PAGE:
Seattle Parks Foundation and other city park advocacy organizations nationwide are working to increase funding for urban parks by drawing attention to the ways parks help solve our cities’ most pressing problems and the impact felt on everyday lives. During the San Jose event, we discussed input from an advocate for low-income housing about the features that make a neighborhood work for its residents. At the top of the advocate’s list were, of course, good housing, schools and transportation, but right up there with them were parks and open space. To low-income residents, parks are not luxuries, but must-have features that make their communities more livable with benefits that reach beyond the park boundaries.

The positive impacts of parks can be life changing—quite literally. How close you live to a park has a strong correlation to how long you’ll live.  In Seattle, there is a ten-year difference in life expectancy between wealthier neighborhoods with better access to parks and public spaces compared to lower-income neighborhoods. The Centers for Disease Control (CDC) declared that access to parks, “encourages community residents to participate in physical activity and do so more often. The closer you live to a park, the more likely you are to walk or bike to those places, and use the park for exercise.” A 2014 study also found that people who lived in neighborhoods with more green space had fewer symptoms of depression, anxiety, and stress.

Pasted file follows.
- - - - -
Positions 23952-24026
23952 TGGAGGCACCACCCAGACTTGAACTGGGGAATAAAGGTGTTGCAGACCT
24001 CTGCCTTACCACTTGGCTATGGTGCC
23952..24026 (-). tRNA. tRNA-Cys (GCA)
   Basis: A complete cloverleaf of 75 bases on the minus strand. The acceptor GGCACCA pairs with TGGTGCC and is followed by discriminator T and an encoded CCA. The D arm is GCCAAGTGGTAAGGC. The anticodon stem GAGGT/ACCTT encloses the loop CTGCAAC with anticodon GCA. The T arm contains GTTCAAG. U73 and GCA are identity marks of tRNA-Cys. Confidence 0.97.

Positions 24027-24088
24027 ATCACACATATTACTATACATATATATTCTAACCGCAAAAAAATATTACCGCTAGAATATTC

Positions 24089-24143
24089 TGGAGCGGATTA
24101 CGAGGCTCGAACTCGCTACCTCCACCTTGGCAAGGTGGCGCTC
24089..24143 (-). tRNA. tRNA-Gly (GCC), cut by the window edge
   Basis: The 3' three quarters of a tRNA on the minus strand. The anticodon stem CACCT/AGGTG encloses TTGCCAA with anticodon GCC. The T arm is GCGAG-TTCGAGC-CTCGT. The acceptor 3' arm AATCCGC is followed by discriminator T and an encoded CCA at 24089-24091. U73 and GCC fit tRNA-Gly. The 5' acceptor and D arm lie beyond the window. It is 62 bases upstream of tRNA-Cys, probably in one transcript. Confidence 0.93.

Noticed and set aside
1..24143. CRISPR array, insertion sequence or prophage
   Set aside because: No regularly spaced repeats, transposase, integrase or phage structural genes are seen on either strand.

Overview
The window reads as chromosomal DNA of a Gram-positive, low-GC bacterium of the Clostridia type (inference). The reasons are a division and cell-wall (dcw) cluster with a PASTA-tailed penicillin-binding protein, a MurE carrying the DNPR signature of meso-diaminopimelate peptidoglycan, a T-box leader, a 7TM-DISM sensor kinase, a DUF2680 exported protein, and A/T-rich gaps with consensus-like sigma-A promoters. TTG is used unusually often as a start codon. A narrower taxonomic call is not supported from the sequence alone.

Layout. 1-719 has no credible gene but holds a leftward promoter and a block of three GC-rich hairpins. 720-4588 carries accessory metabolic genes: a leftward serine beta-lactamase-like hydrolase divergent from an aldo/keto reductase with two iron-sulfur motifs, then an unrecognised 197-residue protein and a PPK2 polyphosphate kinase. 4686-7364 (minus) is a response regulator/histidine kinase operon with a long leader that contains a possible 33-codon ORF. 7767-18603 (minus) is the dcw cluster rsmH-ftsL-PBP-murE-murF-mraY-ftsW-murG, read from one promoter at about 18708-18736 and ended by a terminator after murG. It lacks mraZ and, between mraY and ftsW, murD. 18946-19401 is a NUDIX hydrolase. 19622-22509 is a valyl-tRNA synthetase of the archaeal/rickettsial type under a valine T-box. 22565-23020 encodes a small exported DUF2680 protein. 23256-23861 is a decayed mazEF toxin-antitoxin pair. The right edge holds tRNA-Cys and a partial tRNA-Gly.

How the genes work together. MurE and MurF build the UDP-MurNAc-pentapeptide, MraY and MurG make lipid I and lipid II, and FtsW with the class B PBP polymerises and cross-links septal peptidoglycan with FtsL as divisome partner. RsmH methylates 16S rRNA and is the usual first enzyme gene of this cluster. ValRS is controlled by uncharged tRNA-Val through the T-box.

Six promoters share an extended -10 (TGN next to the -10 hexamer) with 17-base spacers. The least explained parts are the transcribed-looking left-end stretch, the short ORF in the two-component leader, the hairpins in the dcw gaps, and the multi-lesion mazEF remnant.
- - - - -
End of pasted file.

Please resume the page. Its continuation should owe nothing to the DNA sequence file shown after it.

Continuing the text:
The statistics are alarming and the benefits of parks to human and community health, and to the bottom line are clear. According to the CDC:

  • Nearly half of U.S. adults have chronic health conditions such as heart disease, diabetes, and obesity.
  • One in three children in the U.S. is either obese or overweight.
  • Mental illness affects more than 43 million Americans each year.
  • As a country, we are spending $2.3 trillion annually managing and treating chronic and mental health conditions per year.
  • Maintaining a healthy weight saves $1,500 per person in healthcare costs per year.

If we are to leverage the power of parks, we need the support not just from environmental advocates, but also to include health practitioners, business leaders, and institutional partner as champions. Strengthening that public-private mix is exactly the purpose of the PARKXCHANGE workshops. In collaboration, Seattle Parks Foundation, City Parks Alliance and others are taking new steps every day to expand the web of community partnerships to help cities tackle these challenges holistically and create a new form of civic infrastructure. To ensure this narrative continues to grow and evolve, we must reimagine city parks as more than nice-to-have features and see them as city-building tools.

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1 Comment

  1. Good points concerning health benefits and parks.

    Reflecting on this point prompts a question : Does a packed schedule of special events, which attract hundreds of thousands of people over the course of late spring through autumn, and feature unhealthful foods and alcohol have a negative impact on public health?

    If so, has the negative impact been quantified?

    These and similar questions shed light on the role our public spaces play relative to public health.

    Thank you for the insightful article concerning parks.

    Reply